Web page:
Qatar, UAE and Saudi Arabia boasting their competitive edge
In its latest Economic Brief, NBK notes that Qatar, the UAE and Saudi Arabia, ranked 13th, 19th and 20th, respectively, are among the top 20 most competitive economies in the world, according to the World Economic Forum’s (WEF) Global Competitiveness Report 2013-14. While Switzerland has reaffirmed its place as the most competitive economy in the world for the fifth year in a row, the three GCC states head the list of Arab countries in the rankings.
The report defines competitiveness as the ‘set of institutions, policies and factors that determine the level of productivity of a country.’ These ‘12 pillars of competitiveness’ include the institutional and infrastructural underpinnings of an economy, the efficiency of its goods and labour markets, its macroeconomic performance and level of technological readiness, higher education and innovation. Productivity, in turn, is a critical driver of growth, investment returns and overall prosperity. A competitive economy is therefore one that produces, invests, grows and, ultimately, prospers more.
Qatar’s sustained competitiveness—it has topped the rankings as the most competitive Arab economy for the last six years—is built on its strong institutional framework, stable macroeconomy, efficient goods market, and sophisticated business environment. The UAE’s competitive advantages include high quality infrastructure, macroeconomic stability and a readiness to adopt new technologies. Saudi Arabia, meanwhile, benefits especially from the large size of its market. Kuwait, which along with the UAE was the only GCC country to improve its ranking in this year’s index, climbing one place, boasts the most stable macroeconomic environment in the Arab Middle East.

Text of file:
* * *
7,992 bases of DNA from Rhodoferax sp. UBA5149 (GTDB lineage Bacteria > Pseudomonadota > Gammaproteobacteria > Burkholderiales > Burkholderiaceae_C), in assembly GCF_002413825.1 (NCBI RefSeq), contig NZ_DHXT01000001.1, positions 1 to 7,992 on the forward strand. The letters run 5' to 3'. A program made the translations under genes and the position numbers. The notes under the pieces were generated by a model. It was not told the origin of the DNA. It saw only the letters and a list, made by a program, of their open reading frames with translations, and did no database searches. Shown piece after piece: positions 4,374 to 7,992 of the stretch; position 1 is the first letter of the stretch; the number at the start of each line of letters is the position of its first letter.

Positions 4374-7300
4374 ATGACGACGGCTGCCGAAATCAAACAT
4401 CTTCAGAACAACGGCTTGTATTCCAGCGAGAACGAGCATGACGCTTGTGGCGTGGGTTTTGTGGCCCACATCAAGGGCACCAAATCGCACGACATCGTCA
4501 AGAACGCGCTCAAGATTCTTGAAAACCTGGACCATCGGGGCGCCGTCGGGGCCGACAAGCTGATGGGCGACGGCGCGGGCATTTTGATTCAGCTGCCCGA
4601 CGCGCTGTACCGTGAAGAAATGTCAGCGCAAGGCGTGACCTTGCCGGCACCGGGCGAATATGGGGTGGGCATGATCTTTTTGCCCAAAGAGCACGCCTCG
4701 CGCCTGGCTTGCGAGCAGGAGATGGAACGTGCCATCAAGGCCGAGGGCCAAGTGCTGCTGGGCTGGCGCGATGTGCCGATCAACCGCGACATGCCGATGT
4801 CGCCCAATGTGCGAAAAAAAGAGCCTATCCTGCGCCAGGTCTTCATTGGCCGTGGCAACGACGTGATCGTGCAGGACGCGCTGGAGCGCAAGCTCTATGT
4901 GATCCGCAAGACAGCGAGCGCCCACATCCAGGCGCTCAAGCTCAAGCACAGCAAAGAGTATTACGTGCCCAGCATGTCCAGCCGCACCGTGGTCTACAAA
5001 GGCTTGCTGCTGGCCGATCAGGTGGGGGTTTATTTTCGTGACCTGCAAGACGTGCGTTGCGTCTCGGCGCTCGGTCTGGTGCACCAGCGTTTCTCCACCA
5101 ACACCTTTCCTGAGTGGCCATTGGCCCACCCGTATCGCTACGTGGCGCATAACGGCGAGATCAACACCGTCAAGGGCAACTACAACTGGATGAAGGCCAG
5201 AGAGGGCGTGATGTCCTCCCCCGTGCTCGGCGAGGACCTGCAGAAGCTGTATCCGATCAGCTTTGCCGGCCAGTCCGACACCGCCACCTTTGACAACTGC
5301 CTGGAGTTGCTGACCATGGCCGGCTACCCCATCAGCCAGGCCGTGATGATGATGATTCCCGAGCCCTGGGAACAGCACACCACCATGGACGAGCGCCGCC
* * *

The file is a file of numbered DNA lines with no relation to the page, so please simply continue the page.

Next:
Improving the competitiveness further of the GCC countries will require addressing and removing a number of constraints generally common to all the countries in the region. These have been identified in the WEF Executive Opinion Survey 2013-14, an annual questionnaire in which business executives cite the most problematic factors for doing business in their countries. Respondents rated restrictive labor regulations, an inadequately educated workforce, an inefficient government bureaucracy, access to financing, and a poor work ethic among the national population as especially problematic.
For the GCC states, as with all emerging economies, transitioning to the higher stages of economic development will require a concerted focus on structural reforms and investments; the onus will be on going beyond the importation and adoption of cutting-edge technology to the creation of new value-added products, processes and business models through innovation. With their ample financial resources, GCC countries should be better placed than most to make that transition.
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